Speech Technology Magazine

Microsoft Advances Speech APIs

Microsoft moves Custom Speech Service from private preview to open trials.
By Phillip Britt - Posted Feb 7, 2017
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Microsoft earlier today unveiled a speech-related application programming interface (API) for public preview, with general availability due next month.

As part of the move, Microsoft brought Custom Speech Service from private preview with select developers to public preview with anyone who wants to trial it, while Content Moderator and Bing Speech API will advance from public preview to general availability next month. Content Moderator and Bing Speech API had been in public preview for a couple of years, according to Xuedong Huang, chief speech scientist and technical fellow of the Microsoft AI and research group. All three all are part of Microsoft's cognitive services portfolio of artificial intelligence.

"Microsoft is interested in moving technology into the hands of our customers; speech recognition is part of that pursuit," Huang says. "It's very easy to use. We already have 400,000 developers working with it, and that number keeps growing."

According to Microsoft, more than 424,000 developers across 60 countries have already tried Cognitive Services. The company now offers 25 Cognitive Services, up from just four nearly two years ago.

These tools will enable allow developers to add the same machine intelligence that powers Microsoft's Skype Translator, Bing search engine, and Cortana virtual assistant into third-party applications that people use every day.

"Cognitive Services is about taking all of the machine learning and AI smarts that we have in this company and exposing them to developers through easy-to-use APIs so that they don't have to invent the technology themselves," said Mike Seltzer, a principal researcher in the Speech and Dialog Research Group at Microsoft's research lab in Redmond, Wash., in a prepared statement. "In most cases, it takes a ton of time, a ton of data, a ton of expertise, and a ton of compute to build a state-of-the-art machine-learned model."

Microsoft has been working for more than a decade to develop speech recognition technology to perform robustly in noisy environments as well as with the jargons, dialects, and accents of specific user groups and settings, according to the company. This technology is now available to developers of third-party applications through the Custom Speech Service.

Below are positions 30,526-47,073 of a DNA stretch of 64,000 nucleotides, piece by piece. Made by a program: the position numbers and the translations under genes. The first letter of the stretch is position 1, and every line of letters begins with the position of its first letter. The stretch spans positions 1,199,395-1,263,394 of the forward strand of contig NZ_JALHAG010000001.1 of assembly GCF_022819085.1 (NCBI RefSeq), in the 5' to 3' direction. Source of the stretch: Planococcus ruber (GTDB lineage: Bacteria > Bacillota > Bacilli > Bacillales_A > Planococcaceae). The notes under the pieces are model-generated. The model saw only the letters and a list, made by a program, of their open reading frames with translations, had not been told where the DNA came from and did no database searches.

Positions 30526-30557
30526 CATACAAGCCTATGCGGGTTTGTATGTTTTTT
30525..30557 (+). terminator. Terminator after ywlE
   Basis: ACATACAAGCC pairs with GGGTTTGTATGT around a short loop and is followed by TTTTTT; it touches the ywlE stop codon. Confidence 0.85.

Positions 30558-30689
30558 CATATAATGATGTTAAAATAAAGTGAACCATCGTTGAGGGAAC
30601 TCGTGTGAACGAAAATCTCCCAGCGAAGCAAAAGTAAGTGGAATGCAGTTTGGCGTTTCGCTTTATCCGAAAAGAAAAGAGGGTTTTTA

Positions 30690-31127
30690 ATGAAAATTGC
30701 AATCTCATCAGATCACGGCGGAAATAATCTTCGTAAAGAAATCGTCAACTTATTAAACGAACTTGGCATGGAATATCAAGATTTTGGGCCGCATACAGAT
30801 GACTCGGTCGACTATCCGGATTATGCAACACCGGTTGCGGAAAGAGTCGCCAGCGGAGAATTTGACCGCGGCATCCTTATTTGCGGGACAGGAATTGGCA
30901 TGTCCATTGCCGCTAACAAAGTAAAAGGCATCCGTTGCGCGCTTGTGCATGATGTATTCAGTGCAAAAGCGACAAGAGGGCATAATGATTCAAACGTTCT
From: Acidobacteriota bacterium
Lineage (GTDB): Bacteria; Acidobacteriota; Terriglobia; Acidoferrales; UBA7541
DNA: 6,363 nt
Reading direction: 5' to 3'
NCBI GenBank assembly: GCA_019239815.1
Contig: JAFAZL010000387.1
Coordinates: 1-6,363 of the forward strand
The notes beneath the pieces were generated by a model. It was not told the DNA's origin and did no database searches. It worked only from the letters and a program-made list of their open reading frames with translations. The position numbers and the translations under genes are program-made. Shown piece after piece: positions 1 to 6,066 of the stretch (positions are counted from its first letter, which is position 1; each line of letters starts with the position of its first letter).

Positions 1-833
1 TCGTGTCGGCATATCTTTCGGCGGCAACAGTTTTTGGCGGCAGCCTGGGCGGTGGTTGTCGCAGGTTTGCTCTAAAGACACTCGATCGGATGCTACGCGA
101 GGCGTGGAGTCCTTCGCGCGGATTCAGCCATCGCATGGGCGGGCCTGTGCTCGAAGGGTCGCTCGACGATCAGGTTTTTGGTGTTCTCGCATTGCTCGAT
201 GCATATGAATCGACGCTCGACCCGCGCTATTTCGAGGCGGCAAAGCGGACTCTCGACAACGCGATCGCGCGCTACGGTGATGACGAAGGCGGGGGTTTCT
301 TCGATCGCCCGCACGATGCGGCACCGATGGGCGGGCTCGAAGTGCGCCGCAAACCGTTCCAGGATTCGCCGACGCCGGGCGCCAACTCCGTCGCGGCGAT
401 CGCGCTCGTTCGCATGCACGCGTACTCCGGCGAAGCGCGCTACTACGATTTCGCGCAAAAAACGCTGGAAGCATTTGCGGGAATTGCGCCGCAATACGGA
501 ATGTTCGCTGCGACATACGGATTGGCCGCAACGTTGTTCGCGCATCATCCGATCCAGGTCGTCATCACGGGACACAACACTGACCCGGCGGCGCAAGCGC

The Content Moderator allows users to quarantine and review data, such as images, text, or videos to filter out unwanted material, such as potentially offensive language or pictures. The Bing Speech API converts audio into text, understands intent, and converts text back to speech.

The entire collection of Cognitive Services stems from a drive within Microsoft to make its artificial intelligence and machine learning expertise widely accessible to developers to create delightful and empowering experiences for end users, said Andrew Shuman, corporate vice president of products for Microsoft's AI and research organization, in a prepared statement.

"Being able to have software now that observes people, listens, reacts, and is knowledgeable about the physical world around them provides an excellent breakthrough in terms of making interfaces more human, more natural, more easy to understand, and thus far more impactful in lots of different scenarios."

Huang said that business intelligence company Prism Skylabs used the Computer Vision API in its Prism Vision application, which helps organizations search through closed-circuit and security camera footage for specific events, items, and people.Another early user was VR game developer Human Interact.


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